I’ve been hearing a lot of complaints, lately, from wives who are trying to clean up their eating but are meeting resistance from their husbands. Changing your lifestyle is hard enough when it’s just you – here are some tips on making the transition easier When Your Spouse Won’t Eat Healthy.
When Your Spouse Won’t Eat Healthy…
1. Be firm, but don’t be disrespectful or critical.
Tell your spouse why eating healthy is important to you and the reasons you’re motivated to serve nourishing food, but be respectful of your spouse’s feelings. Acknowledge how they feel and repeat it back to them without judgement (IE You feel like it’s important for you to be able to relax by eating something sweet after work.) Don’t call them names, insult their character or be derogatory in any way. Even if you don’t like their eating behavior, don’t say anything unless you have something nice to say. Try leaving them a friendly note if face-to-face conversations just aren’t working.
2. Don’t nag.
You’ve told your spouse you want to eat healthy once. Maybe you’ve said it twice. Don’t tell your spouse again. That’s called nagging and it won’t further your argument. Readiness to change is very individual – sometimes the more you push someone to change the less likely they are to do so. If your spouse chooses not to adopt your eating strategy then it’s time to start working around them instead of with them. Perhaps prepare a separate meal for yourself, for now, and focus on being a positive role model..
3. Don’t talk AT your spouse – talk WITH them and work together.
Make a list of vegetables, grains and meats together and decide what you can both agree on. Similarly, tell your spouse that you want him or her to eat better and ASK them how to make that happen. Make a list of possible solutions and cross off items that aren’t mutually acceptable until you have a list you can work with.
4. Get help!
We all think more highly of our diets than we should. Secure an impartial third party to evaluate your diet and your partner’s diet. Perhaps hearing it from someone else will help – plus, it takes the pressure off of you.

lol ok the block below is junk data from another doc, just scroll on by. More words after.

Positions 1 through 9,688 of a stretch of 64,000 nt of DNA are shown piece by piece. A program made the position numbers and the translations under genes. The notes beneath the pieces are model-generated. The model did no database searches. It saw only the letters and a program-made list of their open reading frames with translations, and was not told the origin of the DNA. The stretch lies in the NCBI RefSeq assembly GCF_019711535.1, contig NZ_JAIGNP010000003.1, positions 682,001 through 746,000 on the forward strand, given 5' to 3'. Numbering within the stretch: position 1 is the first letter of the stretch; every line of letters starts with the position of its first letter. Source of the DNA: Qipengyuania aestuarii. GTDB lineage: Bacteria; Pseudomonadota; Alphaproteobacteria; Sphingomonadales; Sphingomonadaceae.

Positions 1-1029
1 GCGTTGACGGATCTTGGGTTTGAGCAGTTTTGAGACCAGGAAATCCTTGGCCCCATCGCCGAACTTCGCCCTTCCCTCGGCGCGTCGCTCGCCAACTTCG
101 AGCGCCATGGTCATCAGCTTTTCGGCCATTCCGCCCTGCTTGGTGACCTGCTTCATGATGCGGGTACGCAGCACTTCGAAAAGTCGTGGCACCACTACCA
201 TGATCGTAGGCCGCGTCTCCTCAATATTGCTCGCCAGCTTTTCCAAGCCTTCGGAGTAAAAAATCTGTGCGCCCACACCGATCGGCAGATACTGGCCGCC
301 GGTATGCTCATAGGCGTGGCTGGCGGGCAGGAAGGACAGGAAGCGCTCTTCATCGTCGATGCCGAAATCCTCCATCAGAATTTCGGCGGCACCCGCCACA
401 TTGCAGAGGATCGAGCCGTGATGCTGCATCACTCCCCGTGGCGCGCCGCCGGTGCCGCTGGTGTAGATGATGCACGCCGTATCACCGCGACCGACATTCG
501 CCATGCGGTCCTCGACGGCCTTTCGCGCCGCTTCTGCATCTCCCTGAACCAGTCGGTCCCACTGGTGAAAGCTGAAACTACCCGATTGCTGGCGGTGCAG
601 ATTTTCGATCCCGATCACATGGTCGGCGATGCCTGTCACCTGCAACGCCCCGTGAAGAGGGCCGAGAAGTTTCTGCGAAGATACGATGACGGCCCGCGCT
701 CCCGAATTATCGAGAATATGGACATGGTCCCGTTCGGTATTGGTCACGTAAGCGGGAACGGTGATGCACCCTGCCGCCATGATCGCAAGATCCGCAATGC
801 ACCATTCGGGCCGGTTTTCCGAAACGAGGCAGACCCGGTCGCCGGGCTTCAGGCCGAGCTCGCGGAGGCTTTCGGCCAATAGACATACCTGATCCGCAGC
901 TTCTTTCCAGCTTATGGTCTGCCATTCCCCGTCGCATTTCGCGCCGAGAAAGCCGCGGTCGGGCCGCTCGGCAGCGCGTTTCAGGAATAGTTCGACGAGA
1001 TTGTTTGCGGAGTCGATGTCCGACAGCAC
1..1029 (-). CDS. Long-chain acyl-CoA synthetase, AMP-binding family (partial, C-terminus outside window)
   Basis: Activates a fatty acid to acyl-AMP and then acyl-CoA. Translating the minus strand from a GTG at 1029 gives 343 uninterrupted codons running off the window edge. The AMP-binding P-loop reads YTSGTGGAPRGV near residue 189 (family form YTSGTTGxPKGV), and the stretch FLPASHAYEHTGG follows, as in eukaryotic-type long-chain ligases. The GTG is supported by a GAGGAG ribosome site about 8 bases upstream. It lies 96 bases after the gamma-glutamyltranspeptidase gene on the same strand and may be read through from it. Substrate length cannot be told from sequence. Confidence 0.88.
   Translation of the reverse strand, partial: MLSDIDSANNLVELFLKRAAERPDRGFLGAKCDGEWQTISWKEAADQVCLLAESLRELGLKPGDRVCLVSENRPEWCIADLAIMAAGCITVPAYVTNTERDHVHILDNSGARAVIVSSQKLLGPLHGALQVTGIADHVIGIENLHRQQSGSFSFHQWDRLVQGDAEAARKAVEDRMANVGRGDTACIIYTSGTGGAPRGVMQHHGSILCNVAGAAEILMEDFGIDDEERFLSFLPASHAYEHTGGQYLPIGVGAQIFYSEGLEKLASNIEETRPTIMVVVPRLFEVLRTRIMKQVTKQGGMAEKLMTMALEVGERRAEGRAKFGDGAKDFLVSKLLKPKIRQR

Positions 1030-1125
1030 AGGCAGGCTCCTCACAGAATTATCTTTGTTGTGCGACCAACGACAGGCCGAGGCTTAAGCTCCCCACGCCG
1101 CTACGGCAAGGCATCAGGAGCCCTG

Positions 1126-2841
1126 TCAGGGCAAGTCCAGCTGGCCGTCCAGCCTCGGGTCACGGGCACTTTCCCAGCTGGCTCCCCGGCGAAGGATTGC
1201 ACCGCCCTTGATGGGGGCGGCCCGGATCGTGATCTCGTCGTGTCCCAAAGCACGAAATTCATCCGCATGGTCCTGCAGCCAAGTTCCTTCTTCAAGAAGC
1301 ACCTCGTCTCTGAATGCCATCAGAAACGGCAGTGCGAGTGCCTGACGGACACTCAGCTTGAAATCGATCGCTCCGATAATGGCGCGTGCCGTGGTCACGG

5. Swap favors.
Is your spouse really stubborn? Bribery can be a funny way to get them to explore new food options.
“Honey, if you eat all your vegetables tonight I will vacuum your car for you tomorrow.”
6. Start small.
Is your spouse a french-fry nut? Don’t throw them into quinoa right away. Slowly modify their favorite foods until they’re eating something totally different. First, try white potatoes roasted with oil, herbs and a spare amount of salt. Eventually begin integrating other starches that are more “vegetable-y.” For example, you might want to introduce sweet potatoes, then roasted butternut squash fries, then roasted carrot fries.
7. Serve a large bowl of salad or a big vegetable side dish at every meal.
That way you and your children can have a healthy meal rich with vegetables, even if your spouse chooses not to.
8. Don’t make a big deal about new foods.
Are you serving a meatless dish like black bean chili? Don’t make a big deal about the fact that it’s meatless. Cutting down on carbs or butter? Don’t announce that something’s missing! In fact, don’t say anything except “We’re having Chili for dinner tonight.” Some spouses won’t even notice that you’re changing up meal time, so don’t ruin the magic by giving the trick away yourself!
9. Get good at cooking!
Nobody wants to eat food that tastes bad, whether it’s healthy or not. Make an effort to find the best, healthiest recipes that taste good to your family by looking at cookbooks, blogs, pinterest and magazines like Eating Well and Cooking Light. It takes a lot of practice and experimentation before you begin to hit your stride as a “healthy cook.” Remember, practice makes perfect! Note that some people’s tastes are essentially “ruined” from eating so much processed food. In my experience, it takes time for a person to enjoy the taste of whole food when they’re used to processed or unhealthy food.
10. Find support elsewhere.
It would be so much easier if your spouse could be your pillar of support as you embark on a new lifestyle. However, if your spouse just isn’t that person then you need to create a social support system outside of that – this might mean finding a group of friends who are focused on healthy living, too, or hiring a nutrition coach who will be your cheerleader on your journey. Having a support system can make the difference between attaining your goals or reverting to your old ways.
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